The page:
US Set to Push Zelenskiy at Davos for Clearer War Plan

Sullivan likely to raise strategy issue with Ukraine leader. Tensions seen as war heads into third year with aid stalled

The US wants Ukraine to sharpen its plan for fighting Russia’s invasion as the war heads into its third year and is expected to raise the issue with President Volodymyr Zelenskiy in Davos next week.

US National Security Advisor Jake Sullivan is likely to bring up the topic with the Ukrainian leader on the sidelines of the World Economic Forum and American officials will continue to push the point in the coming weeks, according to people familiar with the planning who asked not to be identified to discuss matters that aren’t public.

Washington’s effort is the latest sign of friction between Ukraine and its most important ally. More than $110 billion in European and US aid for Kyiv remains held up and Ukraine’s counteroffensive last year – heavily backed by US and European arms and training – failed to deliver a major breakthrough.

Officials in Washington are concerned differences between Zelenskiy and his army chief, Valeriy Zaluzhnyi, are slowing efforts to crystallize a new strategy, the people said.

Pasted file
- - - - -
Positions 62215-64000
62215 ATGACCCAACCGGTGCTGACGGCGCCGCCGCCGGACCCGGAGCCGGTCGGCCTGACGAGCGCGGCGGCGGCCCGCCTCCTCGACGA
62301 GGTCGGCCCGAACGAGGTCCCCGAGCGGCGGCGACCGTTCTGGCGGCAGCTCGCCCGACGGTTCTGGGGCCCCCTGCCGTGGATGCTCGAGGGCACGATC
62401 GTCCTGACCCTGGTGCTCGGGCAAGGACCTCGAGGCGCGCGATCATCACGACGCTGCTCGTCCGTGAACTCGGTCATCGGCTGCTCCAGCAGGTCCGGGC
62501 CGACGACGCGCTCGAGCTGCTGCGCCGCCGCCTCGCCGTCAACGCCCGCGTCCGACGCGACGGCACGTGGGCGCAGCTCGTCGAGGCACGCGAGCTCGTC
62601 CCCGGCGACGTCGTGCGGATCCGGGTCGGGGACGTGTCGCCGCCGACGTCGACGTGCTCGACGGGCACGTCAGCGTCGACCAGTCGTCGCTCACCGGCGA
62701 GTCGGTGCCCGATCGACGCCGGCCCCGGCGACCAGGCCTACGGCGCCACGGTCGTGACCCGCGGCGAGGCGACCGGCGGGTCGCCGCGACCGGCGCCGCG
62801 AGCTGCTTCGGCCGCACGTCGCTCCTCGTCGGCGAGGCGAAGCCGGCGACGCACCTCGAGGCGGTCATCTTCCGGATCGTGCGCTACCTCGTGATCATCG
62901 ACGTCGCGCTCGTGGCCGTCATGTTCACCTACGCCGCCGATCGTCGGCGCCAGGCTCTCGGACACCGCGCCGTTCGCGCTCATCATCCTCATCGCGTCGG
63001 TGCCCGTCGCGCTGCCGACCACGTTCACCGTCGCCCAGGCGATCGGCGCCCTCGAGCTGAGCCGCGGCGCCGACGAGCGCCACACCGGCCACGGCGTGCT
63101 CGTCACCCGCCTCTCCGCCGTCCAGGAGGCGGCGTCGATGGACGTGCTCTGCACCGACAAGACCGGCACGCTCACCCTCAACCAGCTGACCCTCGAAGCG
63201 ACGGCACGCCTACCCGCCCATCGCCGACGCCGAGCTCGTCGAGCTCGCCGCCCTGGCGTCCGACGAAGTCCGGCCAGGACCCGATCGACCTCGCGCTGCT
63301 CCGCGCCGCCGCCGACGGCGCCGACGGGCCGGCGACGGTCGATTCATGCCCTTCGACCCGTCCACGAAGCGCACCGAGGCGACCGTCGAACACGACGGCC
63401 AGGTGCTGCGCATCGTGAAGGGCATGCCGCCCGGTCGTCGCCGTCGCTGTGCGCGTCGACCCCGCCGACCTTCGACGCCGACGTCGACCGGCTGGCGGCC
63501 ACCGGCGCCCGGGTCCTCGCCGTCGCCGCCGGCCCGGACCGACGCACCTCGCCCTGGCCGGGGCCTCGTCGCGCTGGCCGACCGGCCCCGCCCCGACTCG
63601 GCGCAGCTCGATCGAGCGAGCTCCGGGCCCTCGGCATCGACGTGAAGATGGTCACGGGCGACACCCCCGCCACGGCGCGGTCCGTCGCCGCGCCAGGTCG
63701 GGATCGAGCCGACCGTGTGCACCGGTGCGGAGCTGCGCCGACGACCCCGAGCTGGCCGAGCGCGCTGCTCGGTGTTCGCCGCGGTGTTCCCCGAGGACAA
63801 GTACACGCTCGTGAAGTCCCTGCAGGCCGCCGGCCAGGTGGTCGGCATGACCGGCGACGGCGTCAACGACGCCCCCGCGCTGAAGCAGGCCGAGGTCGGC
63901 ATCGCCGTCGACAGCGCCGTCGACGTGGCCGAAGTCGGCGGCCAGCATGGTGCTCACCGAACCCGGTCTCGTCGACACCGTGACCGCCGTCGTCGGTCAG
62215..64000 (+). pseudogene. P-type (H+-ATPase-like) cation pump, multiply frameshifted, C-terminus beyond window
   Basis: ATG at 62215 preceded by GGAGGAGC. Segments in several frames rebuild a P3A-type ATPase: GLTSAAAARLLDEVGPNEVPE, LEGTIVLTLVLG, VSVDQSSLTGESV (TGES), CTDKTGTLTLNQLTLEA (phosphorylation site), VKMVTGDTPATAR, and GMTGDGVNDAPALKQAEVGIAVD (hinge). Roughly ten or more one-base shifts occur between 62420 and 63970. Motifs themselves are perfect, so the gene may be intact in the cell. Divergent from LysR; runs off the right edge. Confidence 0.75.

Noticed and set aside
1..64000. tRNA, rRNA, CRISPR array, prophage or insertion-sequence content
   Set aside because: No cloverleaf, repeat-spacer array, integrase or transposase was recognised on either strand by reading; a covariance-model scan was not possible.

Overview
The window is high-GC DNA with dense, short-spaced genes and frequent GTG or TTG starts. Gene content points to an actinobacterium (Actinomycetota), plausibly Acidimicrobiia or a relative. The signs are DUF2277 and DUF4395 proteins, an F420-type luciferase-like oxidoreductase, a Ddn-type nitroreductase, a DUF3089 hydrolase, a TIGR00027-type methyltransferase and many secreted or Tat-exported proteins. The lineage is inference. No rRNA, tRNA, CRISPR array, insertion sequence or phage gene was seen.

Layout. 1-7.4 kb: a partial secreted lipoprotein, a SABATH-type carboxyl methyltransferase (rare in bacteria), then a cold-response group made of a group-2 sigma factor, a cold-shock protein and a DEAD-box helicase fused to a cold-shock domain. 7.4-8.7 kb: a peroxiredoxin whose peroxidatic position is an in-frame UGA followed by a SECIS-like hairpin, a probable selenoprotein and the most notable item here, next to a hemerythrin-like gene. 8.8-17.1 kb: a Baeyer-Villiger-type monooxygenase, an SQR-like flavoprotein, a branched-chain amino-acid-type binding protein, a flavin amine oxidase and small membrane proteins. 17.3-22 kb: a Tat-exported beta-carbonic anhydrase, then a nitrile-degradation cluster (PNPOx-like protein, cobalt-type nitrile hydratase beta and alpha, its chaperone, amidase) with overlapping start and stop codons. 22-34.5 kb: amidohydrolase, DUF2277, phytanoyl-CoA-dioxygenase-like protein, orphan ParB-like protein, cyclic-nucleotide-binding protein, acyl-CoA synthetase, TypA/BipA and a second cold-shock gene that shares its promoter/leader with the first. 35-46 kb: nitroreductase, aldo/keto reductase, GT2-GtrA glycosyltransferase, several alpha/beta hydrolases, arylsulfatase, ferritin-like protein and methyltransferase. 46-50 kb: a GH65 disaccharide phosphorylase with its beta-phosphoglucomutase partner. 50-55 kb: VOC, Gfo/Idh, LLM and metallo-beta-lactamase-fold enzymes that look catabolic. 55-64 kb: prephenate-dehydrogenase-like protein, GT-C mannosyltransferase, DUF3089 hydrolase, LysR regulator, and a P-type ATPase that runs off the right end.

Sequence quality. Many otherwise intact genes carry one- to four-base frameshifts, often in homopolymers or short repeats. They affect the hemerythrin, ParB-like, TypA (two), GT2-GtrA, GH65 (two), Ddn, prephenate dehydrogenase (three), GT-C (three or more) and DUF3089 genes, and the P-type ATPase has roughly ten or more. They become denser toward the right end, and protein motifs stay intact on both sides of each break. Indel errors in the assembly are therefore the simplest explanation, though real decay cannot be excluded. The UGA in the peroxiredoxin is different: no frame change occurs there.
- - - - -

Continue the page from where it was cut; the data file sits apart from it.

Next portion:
Spokespeople for the White House National Security Council declined to comment.

Zelenskiy warned Wednesday that allied hesitancy “only increases Russia’s courage and strength.” Speaking in Lithuania, he warned that air defenses are running short as Russia has stepped up missile strikes in recent weeks.

Allied officials remain hopeful the aid may be released by next month, the people said, though there’s no sign of a deal in Washington yet.

Ukraine’s military is currently developing plans for 2024 and a full range of options are under consideration, one of the people said. The US wants to determine how it can best align its support to help Ukraine defend itself in the coming year, the person added.

Zelenskiy, who is on a trip to NATO’s three Baltic states, ruled out on Thursday any pause in fighting as it would give Russia the opportunity to replenish its troops and military stockpiles, enabling it to strike with greater force. With a decisive breakthrough unlikely in the coming months, Kyiv’s allies say designing a clear military strategy for how to defend current positions and then break through Russian lines is crucial.

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